How long does it take to become a real estate agent?

This really varies by state and also whether or not you have a 4-year degree. I had a friend with a degree manage to get licensed in under 2 weeks, which is the fastest I have ever seen and he's a very smart, intense guy. Most states will require between 60-150 hours of approved classes, but most of these can be taken via correspondence course or even online which cuts down significantly on the actual time it takes. For more info on this, contact a local real estate school or state licensing authority.

 

How much does it cost to become a real estate agent?

There are 2 parts to this, actually getting licensed and joining the NAR and local board of Realtors. These will be based again on state requirements, and whether or not your broker actually requires you to join the board or not. For instance, as a property manage in some states you do not need to be a board member.

But you'll still have costs like E&O insurance, marketing expenses, brokerage fees, the cost of lock-boxes and signs etc. You really need to find out what it is you want to do, where you want to work and who for to answer this question.

 

What are the consequences if I fail the real estate exam?

Not a problem. I failed first time, then passed again 2 days later. Some states limit the amount of times you can take the test, but most allow you to re-take it within a certain amount of time.

 

What happens if I practice real estate without a state license?

This is a big no-no. Don't even try it. You could face huge fines, sanctions and even jail time.

 

What else do I need to become a real estate agent?

As a Realtor you will need to find a sponsoring broker (that's what we specialize in here at BrokerFire.com). You can either do that before you take your test, or after. For new agents, I recommend you find your broker first so you can find out what your actual out of pocket expenses will be. Also, in states like Texas, finding a broker first will actually speed up your licensing time.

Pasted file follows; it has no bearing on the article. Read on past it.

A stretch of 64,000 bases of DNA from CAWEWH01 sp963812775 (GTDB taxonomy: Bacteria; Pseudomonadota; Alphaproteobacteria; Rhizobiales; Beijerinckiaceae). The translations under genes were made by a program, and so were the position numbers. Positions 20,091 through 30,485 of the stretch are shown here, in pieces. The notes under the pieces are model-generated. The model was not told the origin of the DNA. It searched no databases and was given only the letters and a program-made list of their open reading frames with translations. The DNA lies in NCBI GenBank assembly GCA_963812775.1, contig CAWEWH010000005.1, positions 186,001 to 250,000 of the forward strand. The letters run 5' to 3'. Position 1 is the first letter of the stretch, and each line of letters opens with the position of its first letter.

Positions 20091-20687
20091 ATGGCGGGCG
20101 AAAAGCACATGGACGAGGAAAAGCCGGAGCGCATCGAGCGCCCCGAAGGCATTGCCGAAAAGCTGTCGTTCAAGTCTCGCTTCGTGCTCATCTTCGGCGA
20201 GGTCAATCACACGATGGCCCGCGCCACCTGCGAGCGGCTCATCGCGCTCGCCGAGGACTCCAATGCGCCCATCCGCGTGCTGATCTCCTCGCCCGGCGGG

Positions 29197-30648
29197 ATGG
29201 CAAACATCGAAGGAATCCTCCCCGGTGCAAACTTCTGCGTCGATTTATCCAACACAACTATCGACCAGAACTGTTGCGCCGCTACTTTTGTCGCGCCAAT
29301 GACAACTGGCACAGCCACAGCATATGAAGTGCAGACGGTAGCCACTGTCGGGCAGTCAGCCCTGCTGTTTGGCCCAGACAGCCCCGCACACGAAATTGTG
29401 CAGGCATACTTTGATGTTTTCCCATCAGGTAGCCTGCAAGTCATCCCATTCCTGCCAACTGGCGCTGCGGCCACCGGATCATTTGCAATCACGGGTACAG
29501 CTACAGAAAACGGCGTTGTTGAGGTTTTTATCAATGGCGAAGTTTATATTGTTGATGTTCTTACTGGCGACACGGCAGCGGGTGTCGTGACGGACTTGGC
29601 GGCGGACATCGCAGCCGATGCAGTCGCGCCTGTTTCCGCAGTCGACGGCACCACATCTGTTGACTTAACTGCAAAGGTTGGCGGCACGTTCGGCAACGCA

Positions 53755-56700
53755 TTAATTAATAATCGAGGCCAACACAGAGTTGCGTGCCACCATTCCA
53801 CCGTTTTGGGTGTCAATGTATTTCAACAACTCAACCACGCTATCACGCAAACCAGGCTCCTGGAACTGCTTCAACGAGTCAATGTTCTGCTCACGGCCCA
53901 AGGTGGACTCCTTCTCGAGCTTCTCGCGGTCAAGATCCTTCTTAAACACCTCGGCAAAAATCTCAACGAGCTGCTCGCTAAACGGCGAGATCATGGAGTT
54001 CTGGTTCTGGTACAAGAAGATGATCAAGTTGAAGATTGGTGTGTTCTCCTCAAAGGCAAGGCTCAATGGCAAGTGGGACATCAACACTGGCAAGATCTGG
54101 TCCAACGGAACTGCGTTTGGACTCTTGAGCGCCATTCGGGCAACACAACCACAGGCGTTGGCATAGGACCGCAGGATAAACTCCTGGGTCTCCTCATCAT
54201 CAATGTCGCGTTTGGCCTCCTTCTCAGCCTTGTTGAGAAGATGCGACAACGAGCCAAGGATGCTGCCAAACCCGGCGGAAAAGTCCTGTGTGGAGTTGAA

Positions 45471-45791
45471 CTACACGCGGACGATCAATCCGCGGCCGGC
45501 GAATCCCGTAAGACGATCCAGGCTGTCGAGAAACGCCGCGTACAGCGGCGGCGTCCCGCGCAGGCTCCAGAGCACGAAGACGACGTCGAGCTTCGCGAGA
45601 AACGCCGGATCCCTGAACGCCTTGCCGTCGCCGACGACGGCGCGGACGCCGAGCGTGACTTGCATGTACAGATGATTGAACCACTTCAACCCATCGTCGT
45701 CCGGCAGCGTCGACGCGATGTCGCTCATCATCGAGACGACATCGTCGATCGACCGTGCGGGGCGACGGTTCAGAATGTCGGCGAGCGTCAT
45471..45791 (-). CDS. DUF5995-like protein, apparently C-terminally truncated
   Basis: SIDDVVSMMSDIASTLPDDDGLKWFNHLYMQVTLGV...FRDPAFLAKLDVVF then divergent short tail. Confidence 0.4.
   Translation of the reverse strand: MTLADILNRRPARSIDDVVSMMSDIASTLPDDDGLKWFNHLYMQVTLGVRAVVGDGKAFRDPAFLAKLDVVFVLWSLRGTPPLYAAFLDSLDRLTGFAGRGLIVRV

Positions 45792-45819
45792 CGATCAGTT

Why Do I need a broker?

What’s the difference between a real estate agent and a broker?

Brokers are also licensed by the state, but generally have more experience, more responsibility and also are actually the ones who sponsor other Realtors so they can practice real estate. The licensing requirements are stricter to get a Broker's license, and you normally need at least 1-3 years experience as an active agent to even apply for a license.
 

What questions should I ask a sponsoring broker?

These are the main things you should ask a sponsoring broker about:

  1. What commission split do you offer?

  2. Do you offer training and support?

  3. Do you offer access to a CRM or other real estate software?

  4. Do I have to pay my own E&O insurance?

  5. What are your monthly office fees?

  6. Are there also transaction or franchise fees?

  7. Do you provide signs, lock-boxes or marketing materials?

  8. Do you offer leads to agents?

  9. Do I get an office space or desk?

  10. Do you offer phone time?

Getting answers to those ten questions will allow you to make a pretty detailed pro/con list for each broker your interview.

 

For tax purposes, am I considered an employee or an independent contractor?

There are a few brokerages that actually pay agents a salary, Redfin springs to mind, but most require you to be a 1099 contractor. Personally, seeing as this is a sales business, I would never agree to be on a salary. I'll make more money and SAVE more money on my taxes if I'm on a 1099.


 

And that's it. Being a Realtor can seem glamorous and fun (which it is if you're successful), but it can be a hard journey getting to that stage. I hope we've shed a little light on what it takes to get to stage 1, and if you follow our blog or social media channels we'll share some more articles in the future about how you can go from being a new agent to a top producer.


 

And remember, if you're thinking about becoming an agent and want to talk to potential brokers, please feel free to use our FREE job search tool on BrokerFire.com!